Recently, a valued colleague described a fascinating professional interaction and used the phrase, “listening with intent.” While I imagine this is something on the level of “seek first to understand,” the phrasing works for me.
It connotes a significant and deep personal investment in focusing on another human … something lacking from most of our interchanges in life and in the workplace.
A quick search on the topic uncovered a number of resources … mostly linking the phrase to the process of “active listening.” Listening with intent goes beyond the acts of repeating words and asking clarifying questions, techniques commonly associated with active listening.
Listening with intent isn’t a technique, it’s a personal value backed by behaviors that cause us to shift from the movie about ourselves running in our own minds to focusing on the movie or picture being created by another.
Stephen Covey describes this concept very eloquently and effectively in 7 Habits … and it is summarized wonderfully in this piece at Fast Company: “Using Empathic Listening to Collaborate.”
Instead of our usual listening “with intent to reply to control, to manipulate,” it (Empathic Listening) means getting “inside of another person’s frame of reference. You look out through it, you see the world the way they see the world, you understand their paradigm, you understand how they feel.”
Rhetorical question: How many of us listen that hard to our colleagues? Our customers? Our loved ones?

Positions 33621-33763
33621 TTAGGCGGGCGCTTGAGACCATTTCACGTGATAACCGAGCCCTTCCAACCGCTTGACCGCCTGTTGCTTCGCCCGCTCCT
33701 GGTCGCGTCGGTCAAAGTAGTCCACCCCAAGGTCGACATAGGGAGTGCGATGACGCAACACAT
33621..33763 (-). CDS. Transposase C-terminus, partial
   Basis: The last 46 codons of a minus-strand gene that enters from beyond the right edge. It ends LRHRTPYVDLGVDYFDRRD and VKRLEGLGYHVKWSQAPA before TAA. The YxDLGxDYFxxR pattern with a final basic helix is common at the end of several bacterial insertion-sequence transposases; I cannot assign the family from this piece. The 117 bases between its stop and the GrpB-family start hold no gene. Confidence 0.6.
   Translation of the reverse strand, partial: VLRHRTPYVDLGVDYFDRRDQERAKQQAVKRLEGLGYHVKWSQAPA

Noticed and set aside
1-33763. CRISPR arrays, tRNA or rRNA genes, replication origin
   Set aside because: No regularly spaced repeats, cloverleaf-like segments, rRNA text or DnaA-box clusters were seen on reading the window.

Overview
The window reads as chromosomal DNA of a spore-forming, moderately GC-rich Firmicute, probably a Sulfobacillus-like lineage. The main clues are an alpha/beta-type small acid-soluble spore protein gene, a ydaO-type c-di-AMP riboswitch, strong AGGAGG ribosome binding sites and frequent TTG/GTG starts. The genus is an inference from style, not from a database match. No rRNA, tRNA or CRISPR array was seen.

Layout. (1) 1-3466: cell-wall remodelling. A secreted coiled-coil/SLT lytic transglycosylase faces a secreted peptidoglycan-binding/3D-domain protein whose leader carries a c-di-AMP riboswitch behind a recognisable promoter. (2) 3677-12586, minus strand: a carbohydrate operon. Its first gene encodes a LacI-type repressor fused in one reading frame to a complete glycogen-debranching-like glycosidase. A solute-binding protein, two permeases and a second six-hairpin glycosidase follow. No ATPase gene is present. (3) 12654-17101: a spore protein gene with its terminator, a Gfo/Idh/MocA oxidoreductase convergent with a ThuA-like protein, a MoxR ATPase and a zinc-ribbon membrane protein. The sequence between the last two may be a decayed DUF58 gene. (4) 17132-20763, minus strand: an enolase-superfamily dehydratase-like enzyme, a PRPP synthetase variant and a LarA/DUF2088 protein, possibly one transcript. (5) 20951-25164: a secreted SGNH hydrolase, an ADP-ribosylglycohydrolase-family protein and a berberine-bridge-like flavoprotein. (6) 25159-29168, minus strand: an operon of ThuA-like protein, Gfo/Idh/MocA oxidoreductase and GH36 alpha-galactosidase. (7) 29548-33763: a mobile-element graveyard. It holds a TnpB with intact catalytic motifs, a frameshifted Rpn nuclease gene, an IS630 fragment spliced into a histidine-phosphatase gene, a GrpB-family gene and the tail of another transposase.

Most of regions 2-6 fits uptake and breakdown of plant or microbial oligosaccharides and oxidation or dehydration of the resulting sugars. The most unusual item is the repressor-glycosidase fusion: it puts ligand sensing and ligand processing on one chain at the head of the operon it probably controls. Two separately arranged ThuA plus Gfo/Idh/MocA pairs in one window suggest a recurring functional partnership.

Frankly, the act of listening with intent … or employing Covey’s empathic listening, sounds exhausting and painstaking. I suspect that’s why we spend so much time not doing this. Nonetheless, there are some good reasons to invest the mental sweat required to listen with intent.
Great negotiators understand and apply empathic listening masterfully. They strive to understand issues, goals and aspirations, which are often hiding out of sight behind positions.
The best salespeople I’ve been privileged to work with are masters. The worst sell on features and functions, the great ones sell by sitting down in our theaters and seeing the world and challenges and needs from our frame of reference.
Great strategists listen to customers and markets with intent. They look for emerging patterns and strive to make sense of those patterns and then they adapt their firms and products and services to fit the patterns and frames of groups of customers.
The best medical professionals employ Empathic Listening with their patients, which makes a remarkable difference in how we cope with difficult diagnoses.
And yes, the best leaders strive to tune-in to their employees, particularly as it relates to professional development.
Covey ties this concept off beautifully with: “When you listen with empathy to another person, you give that person psychological air. And after that vital need is met, you can then focus on influencing or problem solving. This need for psychological air impacts communication in every area of life.”
The Bottom-Line for Now
Help your family members, colleagues, employees, customers and even negotiating opponents breathe a little easier. Listen with intent. Listen with empathy (not sympathy) and provide a bit of psychological air. Most of us … myself included, don’t this very well or very often. It’s time to start.
This blog originally appeared at artpetty.com.
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